He suffered thousands of feet, strange places, uncomfortable beds, food at any hour, being stuffed in a bag at my feet on a plane; not understanding and yet following any place, any time, into any circumstance.

He convinced me that I was his master and the only master in the world he wanted. His constant work and joy was to be with me, wherever I sent him, his face told me I would be in the center  of his thoughts ‘til he was by my side or in my lap again. He moved and strangely warmed my heart, and I longed to tend to his needs and have him always by my side. His love blessed me. My greeting became always a caress and a special personal word.

Suddenly, I understood—Oh, Jesus. It is so easy to have You with me if only I would take You to my heart as I am in his.

Yorkshire-Terrier

 

Free and Clear

By Sr. Nun Other

There’s a once popular song called On a Clear Day, whose words read in part:

On a clear day, rise and look around you
And you’ll see who you are.
You can hear from far and near
A word you’ve never heard before.
And on a clear day, on a clear day
You can see forever, and ever (etc.)

We’ve all experienced such days, when the sun defines and illumines all within its touch.The beauty and simplicity encourage, renew energy, and lift me from a negative fascination with problems.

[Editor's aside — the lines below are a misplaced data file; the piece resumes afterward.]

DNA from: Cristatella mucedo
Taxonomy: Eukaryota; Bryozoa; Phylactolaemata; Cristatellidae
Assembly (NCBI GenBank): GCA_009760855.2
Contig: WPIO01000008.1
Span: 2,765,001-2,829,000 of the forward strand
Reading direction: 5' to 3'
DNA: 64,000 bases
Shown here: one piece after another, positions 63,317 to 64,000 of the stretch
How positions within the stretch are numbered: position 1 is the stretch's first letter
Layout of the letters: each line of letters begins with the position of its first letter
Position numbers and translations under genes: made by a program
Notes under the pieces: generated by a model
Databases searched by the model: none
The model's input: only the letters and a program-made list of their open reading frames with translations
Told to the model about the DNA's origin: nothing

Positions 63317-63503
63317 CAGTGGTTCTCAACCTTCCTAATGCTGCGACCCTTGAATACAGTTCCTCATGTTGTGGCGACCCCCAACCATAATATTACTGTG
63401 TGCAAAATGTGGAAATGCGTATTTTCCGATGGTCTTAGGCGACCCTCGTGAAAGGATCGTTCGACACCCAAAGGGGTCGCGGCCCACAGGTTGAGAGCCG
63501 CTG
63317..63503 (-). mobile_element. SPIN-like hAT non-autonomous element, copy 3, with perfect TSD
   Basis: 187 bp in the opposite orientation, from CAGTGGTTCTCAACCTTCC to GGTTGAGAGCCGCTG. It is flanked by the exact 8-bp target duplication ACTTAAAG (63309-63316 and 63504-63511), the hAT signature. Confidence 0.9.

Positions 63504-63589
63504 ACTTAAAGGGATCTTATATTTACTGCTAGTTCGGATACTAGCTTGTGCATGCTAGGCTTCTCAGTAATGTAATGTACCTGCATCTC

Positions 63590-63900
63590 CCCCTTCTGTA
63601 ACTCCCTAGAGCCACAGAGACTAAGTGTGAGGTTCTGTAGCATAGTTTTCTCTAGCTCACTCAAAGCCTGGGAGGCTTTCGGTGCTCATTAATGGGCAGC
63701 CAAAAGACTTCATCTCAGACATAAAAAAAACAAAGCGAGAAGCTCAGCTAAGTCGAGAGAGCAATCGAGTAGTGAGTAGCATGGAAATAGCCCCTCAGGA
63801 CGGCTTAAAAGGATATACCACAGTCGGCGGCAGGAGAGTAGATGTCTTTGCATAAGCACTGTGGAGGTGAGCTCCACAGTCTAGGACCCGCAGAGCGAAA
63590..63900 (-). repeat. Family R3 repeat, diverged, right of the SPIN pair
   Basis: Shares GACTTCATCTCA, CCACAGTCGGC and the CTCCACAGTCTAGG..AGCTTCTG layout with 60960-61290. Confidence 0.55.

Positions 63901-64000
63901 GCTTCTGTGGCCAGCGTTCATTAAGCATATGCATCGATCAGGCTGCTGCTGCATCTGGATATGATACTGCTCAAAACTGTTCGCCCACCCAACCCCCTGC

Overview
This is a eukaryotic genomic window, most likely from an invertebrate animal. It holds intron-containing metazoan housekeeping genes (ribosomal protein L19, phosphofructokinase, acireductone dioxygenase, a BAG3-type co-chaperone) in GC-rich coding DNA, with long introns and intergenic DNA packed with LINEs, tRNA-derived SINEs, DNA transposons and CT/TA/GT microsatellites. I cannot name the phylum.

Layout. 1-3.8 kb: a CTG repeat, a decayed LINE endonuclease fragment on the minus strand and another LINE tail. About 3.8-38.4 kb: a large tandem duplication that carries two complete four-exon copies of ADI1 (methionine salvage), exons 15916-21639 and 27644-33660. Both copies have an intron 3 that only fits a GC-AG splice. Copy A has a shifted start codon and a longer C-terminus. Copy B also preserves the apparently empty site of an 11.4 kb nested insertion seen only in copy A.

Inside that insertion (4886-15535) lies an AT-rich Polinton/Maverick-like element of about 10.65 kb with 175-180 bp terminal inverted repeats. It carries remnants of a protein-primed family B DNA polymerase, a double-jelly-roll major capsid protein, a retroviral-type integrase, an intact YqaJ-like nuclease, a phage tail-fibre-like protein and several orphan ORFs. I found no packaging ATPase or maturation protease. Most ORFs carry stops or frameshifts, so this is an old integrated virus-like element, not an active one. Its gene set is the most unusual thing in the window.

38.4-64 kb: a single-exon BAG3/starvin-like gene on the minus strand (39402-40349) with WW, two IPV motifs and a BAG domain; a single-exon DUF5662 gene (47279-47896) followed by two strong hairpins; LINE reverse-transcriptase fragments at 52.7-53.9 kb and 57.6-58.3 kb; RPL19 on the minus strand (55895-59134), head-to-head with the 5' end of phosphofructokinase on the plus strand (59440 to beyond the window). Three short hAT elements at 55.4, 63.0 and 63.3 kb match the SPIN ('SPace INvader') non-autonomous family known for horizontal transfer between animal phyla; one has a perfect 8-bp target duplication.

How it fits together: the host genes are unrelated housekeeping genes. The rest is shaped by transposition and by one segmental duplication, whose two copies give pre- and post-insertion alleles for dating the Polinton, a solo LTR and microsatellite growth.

I was thinking about this and a correlating scripture, 1 Corinthians 13:12,  Now we see things imperfectly, like puzzling reflections in a mirror, but then we will see everything with perfect clarity. 

To view life clear of judgments, opinions, fluctuating emotions, and past misfortunes is a freedom well worth pursuing.

The Community of Jesus

 

Three Lenten Threads

By Sr. Nun Other

I was listening at our Lauds service today. (I don’t always and am easily lured into thinking and re-thinking my own agenda.) But today, three phrases begged me to listen. From Luke 1, the Benedictus: to give his people the knowledge of salvation through the forgiveness of their sins; the Lenten Reading for Wednesday: Is not our Lord just now ready to bless you? To increase your faith, and love, and patience, and gentleness? (Charles Wesley); and finally, the Collect for the Day: You crown the merits of the saints and pardon sinners when they repent. Lent is power-packed with hope. Salvation, forgiveness, and the freedom to repent, open a corridor to Easter’s joy.